What a dichotomy of political events in seven years when conservatives questioned the current president, Mr. Obama and his factual birth place if he was natural born, and what inauguration day, one year from now January 20, 2017, the U.S. will swear in our 45th president.
That is, unless the inauguration is delayed by a court case, which begins to look inevitable if U.S. Senator Ted Cruz of Texas receives a majority of the electoral vote.
Cruz leap into front-runner role for the Republican nomination has rekindled a 150-year-old debate over whether a child born abroad to a U.S. citizen (one not stationed overseas) in U.S. service is “natural born” and eligible to be president.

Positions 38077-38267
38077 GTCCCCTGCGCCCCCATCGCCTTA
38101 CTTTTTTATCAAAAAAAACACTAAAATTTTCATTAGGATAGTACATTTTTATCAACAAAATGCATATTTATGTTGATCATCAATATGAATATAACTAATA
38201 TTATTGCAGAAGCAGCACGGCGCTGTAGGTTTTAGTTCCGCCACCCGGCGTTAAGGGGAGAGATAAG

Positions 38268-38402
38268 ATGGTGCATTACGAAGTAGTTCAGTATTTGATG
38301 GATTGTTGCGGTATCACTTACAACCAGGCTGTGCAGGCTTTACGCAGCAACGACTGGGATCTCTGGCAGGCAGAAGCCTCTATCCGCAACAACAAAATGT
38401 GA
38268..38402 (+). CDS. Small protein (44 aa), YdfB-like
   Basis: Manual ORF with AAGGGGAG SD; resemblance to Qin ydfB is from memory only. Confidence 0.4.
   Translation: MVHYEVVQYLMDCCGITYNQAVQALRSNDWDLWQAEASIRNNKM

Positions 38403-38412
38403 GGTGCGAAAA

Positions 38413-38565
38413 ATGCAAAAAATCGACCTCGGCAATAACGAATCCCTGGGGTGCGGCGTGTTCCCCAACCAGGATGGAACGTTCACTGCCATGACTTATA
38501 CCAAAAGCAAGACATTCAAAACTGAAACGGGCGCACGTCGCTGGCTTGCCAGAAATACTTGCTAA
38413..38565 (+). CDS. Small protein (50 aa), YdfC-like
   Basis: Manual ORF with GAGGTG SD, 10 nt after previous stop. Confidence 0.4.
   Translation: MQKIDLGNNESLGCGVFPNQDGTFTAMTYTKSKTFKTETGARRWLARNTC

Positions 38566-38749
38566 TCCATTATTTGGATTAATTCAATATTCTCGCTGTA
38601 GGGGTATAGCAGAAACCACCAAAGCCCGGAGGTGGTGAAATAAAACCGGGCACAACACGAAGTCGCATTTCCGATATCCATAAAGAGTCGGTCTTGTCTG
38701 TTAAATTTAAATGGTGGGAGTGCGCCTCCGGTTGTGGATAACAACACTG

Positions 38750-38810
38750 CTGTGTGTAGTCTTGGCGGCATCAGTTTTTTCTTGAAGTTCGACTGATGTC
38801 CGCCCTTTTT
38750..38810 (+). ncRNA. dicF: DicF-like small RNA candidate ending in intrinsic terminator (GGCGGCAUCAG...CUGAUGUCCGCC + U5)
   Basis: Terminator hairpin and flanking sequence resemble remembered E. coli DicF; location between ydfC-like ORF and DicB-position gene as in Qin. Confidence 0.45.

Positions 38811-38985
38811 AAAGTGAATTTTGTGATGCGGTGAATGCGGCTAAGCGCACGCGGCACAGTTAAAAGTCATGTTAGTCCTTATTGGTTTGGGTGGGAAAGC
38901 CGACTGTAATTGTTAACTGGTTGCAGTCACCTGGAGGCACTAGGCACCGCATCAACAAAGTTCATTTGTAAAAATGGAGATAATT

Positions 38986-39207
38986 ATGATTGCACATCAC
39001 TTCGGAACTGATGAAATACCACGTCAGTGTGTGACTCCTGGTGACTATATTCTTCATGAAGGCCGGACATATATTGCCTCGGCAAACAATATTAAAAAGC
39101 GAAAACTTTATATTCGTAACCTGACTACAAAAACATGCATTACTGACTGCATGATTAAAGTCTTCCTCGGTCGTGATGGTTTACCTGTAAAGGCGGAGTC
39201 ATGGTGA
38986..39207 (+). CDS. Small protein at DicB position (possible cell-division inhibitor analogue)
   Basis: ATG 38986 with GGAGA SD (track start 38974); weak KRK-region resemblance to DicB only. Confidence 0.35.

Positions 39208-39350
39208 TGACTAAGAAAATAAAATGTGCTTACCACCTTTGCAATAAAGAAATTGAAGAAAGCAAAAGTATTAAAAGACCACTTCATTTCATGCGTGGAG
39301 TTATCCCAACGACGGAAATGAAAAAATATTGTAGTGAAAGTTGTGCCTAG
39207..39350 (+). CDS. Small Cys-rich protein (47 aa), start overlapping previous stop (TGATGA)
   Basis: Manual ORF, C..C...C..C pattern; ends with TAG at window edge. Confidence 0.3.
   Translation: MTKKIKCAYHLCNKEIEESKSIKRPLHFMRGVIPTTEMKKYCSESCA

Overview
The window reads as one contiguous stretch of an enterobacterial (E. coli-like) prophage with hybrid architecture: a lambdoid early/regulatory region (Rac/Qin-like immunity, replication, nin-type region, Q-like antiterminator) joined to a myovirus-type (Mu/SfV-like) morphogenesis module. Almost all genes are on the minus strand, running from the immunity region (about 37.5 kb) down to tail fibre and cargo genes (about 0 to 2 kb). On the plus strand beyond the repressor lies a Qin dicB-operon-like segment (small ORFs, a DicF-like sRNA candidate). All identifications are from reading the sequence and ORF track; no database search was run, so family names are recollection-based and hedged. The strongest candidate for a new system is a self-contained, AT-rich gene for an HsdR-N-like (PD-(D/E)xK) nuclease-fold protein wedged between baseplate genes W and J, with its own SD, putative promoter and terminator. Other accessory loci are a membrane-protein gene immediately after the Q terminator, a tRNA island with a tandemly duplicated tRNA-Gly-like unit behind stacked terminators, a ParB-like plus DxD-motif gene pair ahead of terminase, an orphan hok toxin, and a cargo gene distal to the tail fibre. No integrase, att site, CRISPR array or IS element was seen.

There is little question Mr. Cruz is a citizen, unless his mother, Delaware born Eleanor Darragh, somehow lost her citizenship. From my research, for generations, Americans have routinely accepted any citizens as eligible regardless where he, or she was born. But here is the kicker the Constitution sets specific, stricter requirements for president and vice president. The U.S. Supreme Court has never settled whether a foreign-born citizen is “natural” by birth, or born a citizen only by law under an act of Congress.
The sooner this can be adjudicated, the better. Conservative voters seek a president who promotes a conservative interpretation of the founders’ original intent, and they might like to know whether that allows a President Cruz. Parenthetically, it has to be noted why Mr. Obama breezed thru this same hullabaloo seven years without any consequences.
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